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Topic: Planets

NASA’s Hubble Space Telescope discovers shadow moving across Young Star

 

Written by Felicia Chou
NASA Headquarters

NASA - National Aeronautics and Space AdministrationWashington, D.C. – Searching for planets around other stars is a tricky business. They’re so small and faint that it’s hard to spot them. But a possible planet in a nearby stellar system may be betraying its presence in a unique way: by a shadow that is sweeping across the face of a vast pancake-shaped gas-and-dust disk surrounding a young star.

The planet itself is not casting the shadow. But it is doing some heavy lifting by gravitationally pulling on material near the star and warping the inner part of the disk. The twisted, misaligned inner disk is casting its shadow across the surface of the outer disk.

These images, taken a year apart by NASA's Hubble Space Telescope, reveal a shadow moving counterclockwise around a gas-and-dust disk encircling the young star TW Hydrae. The two images at the top, taken by the Space Telescope Imaging Spectrograph, show an uneven brightness across the disk. Through enhanced image processing (images at bottom), the darkening becomes even more apparent. These enhanced images allowed astronomers to determine the reason for the changes in brightness. The dimmer areas of the disk, at top left, are caused by a shadow spreading across the outer disk. (NASA, ESA, and J. Debes (STScI))

These images, taken a year apart by NASA’s Hubble Space Telescope, reveal a shadow moving counterclockwise around a gas-and-dust disk encircling the young star TW Hydrae. The two images at the top, taken by the Space Telescope Imaging Spectrograph, show an uneven brightness across the disk. Through enhanced image processing (images at bottom), the darkening becomes even more apparent. These enhanced images allowed astronomers to determine the reason for the changes in brightness. The dimmer areas of the disk, at top left, are caused by a shadow spreading across the outer disk. (NASA, ESA, and J. Debes (STScI))

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NASA’s Space Exploration could discover planets similar to ones in “Star Wars: Rogue One”

 

Written by Arielle Samuelson
NASA Headquarters

NASA - National Aeronautics and Space AdministrationWashington, D.C. – In the “Star Wars” universe, ice, ocean and desert planets burst from the darkness as your ship drops out of light speed. But these worlds might be more than just science fiction.

Some of the planets discovered around stars in our own galaxy could be very similar to arid Tatooine, watery Scarif and even frozen Hoth, according to NASA scientists.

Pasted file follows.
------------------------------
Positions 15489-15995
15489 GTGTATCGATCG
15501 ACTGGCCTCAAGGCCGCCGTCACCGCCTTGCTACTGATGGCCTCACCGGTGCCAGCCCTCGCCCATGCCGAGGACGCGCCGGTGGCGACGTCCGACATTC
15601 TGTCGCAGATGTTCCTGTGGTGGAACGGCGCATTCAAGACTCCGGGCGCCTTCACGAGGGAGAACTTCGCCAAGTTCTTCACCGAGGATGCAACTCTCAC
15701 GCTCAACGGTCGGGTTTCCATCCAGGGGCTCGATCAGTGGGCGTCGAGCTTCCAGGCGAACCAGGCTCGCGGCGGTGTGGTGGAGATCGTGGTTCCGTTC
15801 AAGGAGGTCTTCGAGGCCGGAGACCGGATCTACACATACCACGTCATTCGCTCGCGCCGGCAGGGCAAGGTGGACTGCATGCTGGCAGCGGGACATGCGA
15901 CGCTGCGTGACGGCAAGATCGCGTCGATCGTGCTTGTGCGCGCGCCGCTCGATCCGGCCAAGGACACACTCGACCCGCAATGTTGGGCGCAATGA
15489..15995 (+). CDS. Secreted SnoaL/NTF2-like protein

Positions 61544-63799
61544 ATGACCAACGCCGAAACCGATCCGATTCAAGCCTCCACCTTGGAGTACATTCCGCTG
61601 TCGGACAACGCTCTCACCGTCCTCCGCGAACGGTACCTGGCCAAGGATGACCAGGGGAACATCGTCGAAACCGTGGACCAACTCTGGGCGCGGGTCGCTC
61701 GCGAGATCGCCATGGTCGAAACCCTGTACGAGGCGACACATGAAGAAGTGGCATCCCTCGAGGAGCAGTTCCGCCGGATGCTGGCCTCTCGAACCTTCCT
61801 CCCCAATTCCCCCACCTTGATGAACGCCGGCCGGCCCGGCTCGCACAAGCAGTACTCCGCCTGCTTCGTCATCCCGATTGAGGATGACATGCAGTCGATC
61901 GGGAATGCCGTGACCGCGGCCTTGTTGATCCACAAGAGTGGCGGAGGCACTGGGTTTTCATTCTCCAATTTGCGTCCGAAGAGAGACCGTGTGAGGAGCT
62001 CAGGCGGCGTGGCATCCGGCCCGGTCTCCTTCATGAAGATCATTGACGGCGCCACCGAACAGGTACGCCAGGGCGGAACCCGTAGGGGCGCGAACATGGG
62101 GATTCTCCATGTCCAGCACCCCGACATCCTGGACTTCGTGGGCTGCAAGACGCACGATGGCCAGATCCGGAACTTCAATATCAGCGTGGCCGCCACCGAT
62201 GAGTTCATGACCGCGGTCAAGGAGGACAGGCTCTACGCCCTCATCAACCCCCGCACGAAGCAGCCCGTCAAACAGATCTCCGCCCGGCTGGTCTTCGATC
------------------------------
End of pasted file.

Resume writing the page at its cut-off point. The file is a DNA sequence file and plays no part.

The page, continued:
Stormtroopers in the new Star Wars film "Rogue One" wade through the water of an alien ocean world. NASA scientists believe ocean worlds exist in our own galaxy, along with many other environments. (Disney/Lucasfilm Ltd. & TM.)

Stormtroopers in the new Star Wars film “Rogue One” wade through the water of an alien ocean world. NASA scientists believe ocean worlds exist in our own galaxy, along with many other environments. (Disney/Lucasfilm Ltd. & TM.)

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NASA’s laser remote-sensing Lidar technology used to uncover History

 

Written by Naomi Seck
NASA’s Goddard Space Flight Center

NASA - National Aeronautics and Space AdministrationGreenbelt, MD – Some 10,500 years ago, hunters gathered each year near the Beaver River in what is now western Oklahoma. There, they funneled bison into narrow, dead-end arroyos — steep gullies cut into the hillside by the river — where they killed them en masse, sliced off the choicest meat and left behind piles of skeletons.

Walk through western Oklahoma today and there is little visible evidence of that ancient landscape, much less the hunting expeditions it hosted. Few bison remain, and dirt and rocks have filled in many of the arroyos.

An archaeological team led by University of Oklahoma’s Lee Bement excavates a 10,500-year-old bison kill site near the Beaver River. Using lidar scanning, the team was able to narrow down sites to search further for prehistoric artifacts. (Lee Bement)

An archaeological team led by University of Oklahoma’s Lee Bement excavates a 10,500-year-old bison kill site near the Beaver River. Using lidar scanning, the team was able to narrow down sites to search further for prehistoric artifacts. (Lee Bement)